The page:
Loving My Neighbor in a Changing World
Text: Luke 10:25-37
by Bob Young
IntroductionThis story is familiar yet unknown. We have heard it but we have not heard it.
Many references suggest Matthew 22 or Mark 12 as parallels. There are significant differences in timing, placement, and details.
Context: Luke is a gospel of reversals.
The Samaritan references in Luke are significant given the generally recognized universality of this gospel; 9:51ff; 17:11ff.
The parable of the Good Samaritan reminds us that the rules of Jesus are significantly difference than those of the world.
Jesus does not call this Samaritan good. The modern world has noted the difference -- this Samaritan exceeds the norm.
Who are the "Samaritans" of our world? Am I? Are we?
- Note the question, the question response, and the answer.
- Love for neighbors depends upon how well we love ourselves.
- The followup question is self-serving. The legalist mind cannot value genuine relationships.
- Consider some alternate, better questions.
- Whose neighbor am I?
- How can I be a neighbor?
- Who is a neighbor? (Jesus' question)
- Notice some details, easily overlooked.
- When we live in the world, it is easy to walk in the world, to walk away from life, to walk on the other side.
- The popular side, the side of selfishness
- The inexpensive side, the side of materialism
- The easy side, the side of my comfort zone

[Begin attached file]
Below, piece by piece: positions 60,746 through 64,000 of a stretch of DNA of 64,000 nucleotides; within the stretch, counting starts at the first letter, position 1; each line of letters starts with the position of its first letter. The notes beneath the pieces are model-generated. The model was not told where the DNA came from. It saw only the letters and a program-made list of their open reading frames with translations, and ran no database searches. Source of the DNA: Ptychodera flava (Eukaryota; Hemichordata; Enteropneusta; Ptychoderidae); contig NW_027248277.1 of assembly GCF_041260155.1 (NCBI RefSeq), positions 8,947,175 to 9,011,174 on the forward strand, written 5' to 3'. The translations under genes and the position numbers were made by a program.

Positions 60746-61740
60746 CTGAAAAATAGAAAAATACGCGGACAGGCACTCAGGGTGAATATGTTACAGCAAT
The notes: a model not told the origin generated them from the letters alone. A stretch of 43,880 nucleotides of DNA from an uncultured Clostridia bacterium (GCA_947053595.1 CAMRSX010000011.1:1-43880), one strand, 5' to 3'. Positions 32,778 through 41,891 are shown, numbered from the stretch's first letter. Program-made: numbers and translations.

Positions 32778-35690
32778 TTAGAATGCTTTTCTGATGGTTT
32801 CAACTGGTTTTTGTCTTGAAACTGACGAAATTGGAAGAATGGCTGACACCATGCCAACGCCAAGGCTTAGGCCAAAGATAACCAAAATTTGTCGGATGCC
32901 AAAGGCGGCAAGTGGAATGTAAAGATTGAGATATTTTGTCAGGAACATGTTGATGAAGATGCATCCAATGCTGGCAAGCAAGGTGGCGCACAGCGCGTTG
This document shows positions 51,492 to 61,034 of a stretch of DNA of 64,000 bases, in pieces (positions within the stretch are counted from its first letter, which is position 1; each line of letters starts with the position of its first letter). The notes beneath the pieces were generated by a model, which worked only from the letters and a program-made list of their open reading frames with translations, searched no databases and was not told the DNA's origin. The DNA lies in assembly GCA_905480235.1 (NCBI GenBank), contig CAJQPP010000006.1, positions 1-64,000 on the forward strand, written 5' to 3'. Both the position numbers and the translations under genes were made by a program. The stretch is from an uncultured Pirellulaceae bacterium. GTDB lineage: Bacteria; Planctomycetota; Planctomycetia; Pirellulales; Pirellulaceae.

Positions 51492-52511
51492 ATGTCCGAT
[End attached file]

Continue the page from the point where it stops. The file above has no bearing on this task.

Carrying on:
- Do we love others, or do we try to get others to love us?
- Options for living (trilogies)
- Do before they do unto you; do as they do unto you; do as you would want
- Yours is mine; mine is mine; mine is yours
- Iron Rule, Silver Rule, Golden Rule
- Victim to exploit, nuisance to avoid, fellow-traveler to be helped
- By what rules do you live life? Jesus dealt with three basic types of people.
- The rule of power (Pharisees, religious leaders, political leaders) only leads to more victimization.
- The rule of selfishness is self-serving and tends identifies the nuisances of life.
- The rule of mutuality seeks the good of others, regardless.
- The ultimate question is, What must I do to inherit eternal life?
ConclusionThe parable suggests a two-fold answer to the question--a vertical component and a horizontal component.
What must I do to inherit eternal life? We have taught well the vertical component, love the Lord, obey him, be loyal, live for him. Learning of and accepting Jesus, respond in repentance, and mark the new beginning with baptism for the remission of sins.
What must I do to inherit eternal life? We have focused much less on the horizontal component. Love your neighbor as yourself, do good to others, live like Jesus.
As long as we only discuss, we are like the lawyer. We must act! Will you pass the test? Go and do likewise!
Whose neighbor am I?
Return to Sermon Index
Last updated July 1, 2020